While trying to catch up on sleep on the weekend sounds innocent enough, it actually can be detrimental to your circadian rhythm, which needs regularity. Studies show that social jet lag is associated with an increased risk of obesity, diabetes, cardiovascular disease and depression. These effects are not erased by getting more sleep over the weekend because we need adequate sleep each night to properly regulate mental and physical functions.
Think about the transition to and from daylight saving time and how you are affected by a one-hour time change. If you are varying your weekend schedule by more than an hour, you’re making it that much harder to adjust to your weekday schedule.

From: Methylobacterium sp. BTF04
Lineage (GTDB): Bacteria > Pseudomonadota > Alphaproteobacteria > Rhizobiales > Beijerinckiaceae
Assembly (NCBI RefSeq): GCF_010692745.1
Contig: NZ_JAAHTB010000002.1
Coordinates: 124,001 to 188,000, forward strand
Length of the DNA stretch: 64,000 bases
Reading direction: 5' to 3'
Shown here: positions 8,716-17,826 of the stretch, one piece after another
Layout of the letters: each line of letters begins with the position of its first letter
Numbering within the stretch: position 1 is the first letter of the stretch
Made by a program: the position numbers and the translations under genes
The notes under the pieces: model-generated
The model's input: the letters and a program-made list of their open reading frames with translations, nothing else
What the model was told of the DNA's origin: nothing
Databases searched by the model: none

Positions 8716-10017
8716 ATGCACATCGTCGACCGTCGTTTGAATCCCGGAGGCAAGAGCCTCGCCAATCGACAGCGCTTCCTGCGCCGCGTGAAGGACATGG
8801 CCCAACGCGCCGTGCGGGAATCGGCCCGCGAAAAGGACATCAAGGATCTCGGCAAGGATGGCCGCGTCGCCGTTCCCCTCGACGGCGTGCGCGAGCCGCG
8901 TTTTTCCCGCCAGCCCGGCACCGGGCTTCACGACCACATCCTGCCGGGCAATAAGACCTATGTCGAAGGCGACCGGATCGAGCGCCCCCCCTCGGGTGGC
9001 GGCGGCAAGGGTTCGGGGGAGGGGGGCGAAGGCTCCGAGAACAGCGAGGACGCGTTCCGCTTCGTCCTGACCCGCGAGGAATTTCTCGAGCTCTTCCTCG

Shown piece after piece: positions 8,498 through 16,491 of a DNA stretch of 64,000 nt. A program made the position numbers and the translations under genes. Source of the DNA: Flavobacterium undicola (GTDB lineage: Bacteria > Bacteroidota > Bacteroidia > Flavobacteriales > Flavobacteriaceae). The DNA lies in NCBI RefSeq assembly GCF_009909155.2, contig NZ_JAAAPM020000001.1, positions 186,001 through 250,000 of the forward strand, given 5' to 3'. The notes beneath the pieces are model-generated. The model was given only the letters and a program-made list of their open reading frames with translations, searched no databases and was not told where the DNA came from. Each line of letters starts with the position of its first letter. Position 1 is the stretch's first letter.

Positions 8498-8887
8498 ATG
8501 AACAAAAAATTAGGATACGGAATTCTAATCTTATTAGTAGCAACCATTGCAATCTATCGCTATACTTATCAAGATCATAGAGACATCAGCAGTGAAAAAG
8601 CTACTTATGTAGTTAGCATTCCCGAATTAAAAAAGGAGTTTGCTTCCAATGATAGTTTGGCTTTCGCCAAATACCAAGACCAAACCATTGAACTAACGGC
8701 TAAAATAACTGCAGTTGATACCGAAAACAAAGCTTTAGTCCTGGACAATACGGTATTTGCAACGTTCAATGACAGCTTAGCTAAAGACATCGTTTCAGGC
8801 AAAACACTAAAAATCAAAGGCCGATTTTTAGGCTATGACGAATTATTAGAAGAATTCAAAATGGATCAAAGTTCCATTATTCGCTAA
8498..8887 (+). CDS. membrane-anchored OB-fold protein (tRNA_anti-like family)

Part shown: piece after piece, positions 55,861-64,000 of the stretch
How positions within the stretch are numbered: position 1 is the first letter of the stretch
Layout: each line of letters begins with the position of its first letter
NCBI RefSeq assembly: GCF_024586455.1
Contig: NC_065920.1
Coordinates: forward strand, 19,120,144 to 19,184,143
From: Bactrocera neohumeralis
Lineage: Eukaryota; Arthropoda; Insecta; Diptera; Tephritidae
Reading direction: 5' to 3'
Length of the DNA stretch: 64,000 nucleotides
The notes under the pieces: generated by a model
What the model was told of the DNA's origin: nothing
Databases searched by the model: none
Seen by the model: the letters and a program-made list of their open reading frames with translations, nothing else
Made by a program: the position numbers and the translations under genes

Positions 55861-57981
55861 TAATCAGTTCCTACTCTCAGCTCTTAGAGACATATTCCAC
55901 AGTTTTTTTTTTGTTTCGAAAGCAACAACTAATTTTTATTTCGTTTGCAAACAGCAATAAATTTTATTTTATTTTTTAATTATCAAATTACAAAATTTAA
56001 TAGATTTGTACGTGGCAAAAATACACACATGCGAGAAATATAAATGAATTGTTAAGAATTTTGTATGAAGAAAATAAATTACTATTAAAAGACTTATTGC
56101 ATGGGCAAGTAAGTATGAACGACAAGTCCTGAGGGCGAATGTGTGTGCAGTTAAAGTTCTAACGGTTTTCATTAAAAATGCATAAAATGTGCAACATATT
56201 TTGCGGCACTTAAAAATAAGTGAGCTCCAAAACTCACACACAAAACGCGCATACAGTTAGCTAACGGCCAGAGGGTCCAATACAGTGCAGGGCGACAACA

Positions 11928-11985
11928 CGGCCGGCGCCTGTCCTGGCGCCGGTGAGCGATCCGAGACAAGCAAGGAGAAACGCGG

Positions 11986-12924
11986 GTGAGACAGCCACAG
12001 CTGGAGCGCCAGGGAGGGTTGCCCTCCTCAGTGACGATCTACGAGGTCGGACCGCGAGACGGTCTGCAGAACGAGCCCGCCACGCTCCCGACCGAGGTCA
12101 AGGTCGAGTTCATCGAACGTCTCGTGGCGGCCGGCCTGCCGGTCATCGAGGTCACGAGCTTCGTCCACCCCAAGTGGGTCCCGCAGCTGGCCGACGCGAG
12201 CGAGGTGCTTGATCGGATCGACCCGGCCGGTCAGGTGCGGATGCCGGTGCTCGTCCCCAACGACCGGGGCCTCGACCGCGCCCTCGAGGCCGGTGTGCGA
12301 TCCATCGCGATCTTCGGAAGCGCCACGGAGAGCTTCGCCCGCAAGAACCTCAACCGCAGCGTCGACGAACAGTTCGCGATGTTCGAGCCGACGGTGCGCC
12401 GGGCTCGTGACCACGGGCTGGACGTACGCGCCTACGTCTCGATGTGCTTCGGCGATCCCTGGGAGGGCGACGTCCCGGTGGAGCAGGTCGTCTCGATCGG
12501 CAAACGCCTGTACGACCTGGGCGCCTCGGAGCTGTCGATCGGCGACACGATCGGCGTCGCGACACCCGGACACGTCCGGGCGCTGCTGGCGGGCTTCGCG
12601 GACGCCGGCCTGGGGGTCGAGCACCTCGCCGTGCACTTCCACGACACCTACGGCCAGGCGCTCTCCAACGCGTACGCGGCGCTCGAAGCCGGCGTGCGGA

Social jet lag plays a role in the ongoing discussion of school start times. A proposed later schedule for teens is meant to better align with their natural circadian rhythm while also allowing for a more consistent schedule throughout the week. A University of Washington study of high school students found that those with a later school start time (8:45 am versus 7:50 am) showed less variation between their weekday and weekend sleep times, thus decreasing their social jet lag and making it easier to make it to Monday morning class.
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